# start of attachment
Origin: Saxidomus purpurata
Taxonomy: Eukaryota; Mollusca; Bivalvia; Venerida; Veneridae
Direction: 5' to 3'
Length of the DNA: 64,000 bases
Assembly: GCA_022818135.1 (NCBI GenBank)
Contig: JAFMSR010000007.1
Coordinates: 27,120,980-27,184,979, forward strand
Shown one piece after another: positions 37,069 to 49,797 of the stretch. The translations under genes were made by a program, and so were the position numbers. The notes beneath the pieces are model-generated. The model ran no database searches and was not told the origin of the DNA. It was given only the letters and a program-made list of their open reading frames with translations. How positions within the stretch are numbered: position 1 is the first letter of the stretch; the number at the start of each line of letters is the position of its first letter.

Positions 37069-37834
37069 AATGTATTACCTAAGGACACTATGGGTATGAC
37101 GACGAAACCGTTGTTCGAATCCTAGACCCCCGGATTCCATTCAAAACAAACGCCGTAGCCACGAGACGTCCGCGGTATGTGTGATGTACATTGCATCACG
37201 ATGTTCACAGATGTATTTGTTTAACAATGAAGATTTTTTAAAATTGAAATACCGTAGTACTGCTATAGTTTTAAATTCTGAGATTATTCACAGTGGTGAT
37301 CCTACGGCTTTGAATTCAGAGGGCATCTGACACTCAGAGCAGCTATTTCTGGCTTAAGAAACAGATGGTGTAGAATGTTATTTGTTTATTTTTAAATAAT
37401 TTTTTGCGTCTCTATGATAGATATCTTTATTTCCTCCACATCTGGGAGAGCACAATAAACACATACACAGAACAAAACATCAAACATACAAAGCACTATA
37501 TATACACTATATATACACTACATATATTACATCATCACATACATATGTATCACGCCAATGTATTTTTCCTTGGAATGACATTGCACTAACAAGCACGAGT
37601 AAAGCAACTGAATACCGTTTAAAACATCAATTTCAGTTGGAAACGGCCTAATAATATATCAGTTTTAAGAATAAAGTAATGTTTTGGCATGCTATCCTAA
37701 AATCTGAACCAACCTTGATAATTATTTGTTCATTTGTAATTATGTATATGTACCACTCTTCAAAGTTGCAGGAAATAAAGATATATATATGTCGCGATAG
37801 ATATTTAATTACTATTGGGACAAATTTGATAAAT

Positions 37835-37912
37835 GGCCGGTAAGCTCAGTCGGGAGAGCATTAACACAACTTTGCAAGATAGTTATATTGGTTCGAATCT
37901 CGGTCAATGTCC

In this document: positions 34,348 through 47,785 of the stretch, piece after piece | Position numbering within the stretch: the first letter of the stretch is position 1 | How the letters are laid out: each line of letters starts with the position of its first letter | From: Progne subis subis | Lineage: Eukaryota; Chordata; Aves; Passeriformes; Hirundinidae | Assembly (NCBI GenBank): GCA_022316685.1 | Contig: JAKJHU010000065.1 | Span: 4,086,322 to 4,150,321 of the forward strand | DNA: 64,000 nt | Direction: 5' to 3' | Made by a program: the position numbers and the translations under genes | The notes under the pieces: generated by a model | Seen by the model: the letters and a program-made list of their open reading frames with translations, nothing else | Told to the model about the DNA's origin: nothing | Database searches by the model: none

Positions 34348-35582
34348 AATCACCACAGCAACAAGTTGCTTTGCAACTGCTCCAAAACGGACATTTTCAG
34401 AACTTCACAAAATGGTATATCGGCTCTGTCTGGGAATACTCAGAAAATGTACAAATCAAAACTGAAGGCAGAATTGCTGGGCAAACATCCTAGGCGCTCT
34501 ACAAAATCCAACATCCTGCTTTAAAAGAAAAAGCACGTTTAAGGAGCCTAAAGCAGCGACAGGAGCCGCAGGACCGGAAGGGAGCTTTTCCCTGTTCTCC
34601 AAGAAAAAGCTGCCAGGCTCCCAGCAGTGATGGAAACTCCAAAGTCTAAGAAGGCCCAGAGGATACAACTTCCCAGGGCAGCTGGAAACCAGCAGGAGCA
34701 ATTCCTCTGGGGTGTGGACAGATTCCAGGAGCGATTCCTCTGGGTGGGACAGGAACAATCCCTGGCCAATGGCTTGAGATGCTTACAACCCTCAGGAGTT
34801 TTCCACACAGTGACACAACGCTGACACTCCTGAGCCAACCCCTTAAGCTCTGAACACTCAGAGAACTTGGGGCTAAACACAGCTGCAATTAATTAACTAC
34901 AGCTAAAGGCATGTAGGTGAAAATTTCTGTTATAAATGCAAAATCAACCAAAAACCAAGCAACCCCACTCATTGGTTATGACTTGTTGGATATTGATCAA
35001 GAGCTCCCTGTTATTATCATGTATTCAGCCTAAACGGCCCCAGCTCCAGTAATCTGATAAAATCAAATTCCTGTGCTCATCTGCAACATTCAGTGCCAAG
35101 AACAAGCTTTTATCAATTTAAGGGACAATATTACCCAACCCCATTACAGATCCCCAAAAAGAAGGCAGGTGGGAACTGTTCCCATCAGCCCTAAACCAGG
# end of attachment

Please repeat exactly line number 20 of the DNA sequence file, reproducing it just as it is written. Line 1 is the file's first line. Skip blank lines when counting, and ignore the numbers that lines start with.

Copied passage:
37835 GGCCGGTAAGCTCAGTCGGGAGAGCATTAACACAACTTTGCAAGATAGTTATATTGGTTCGAATCT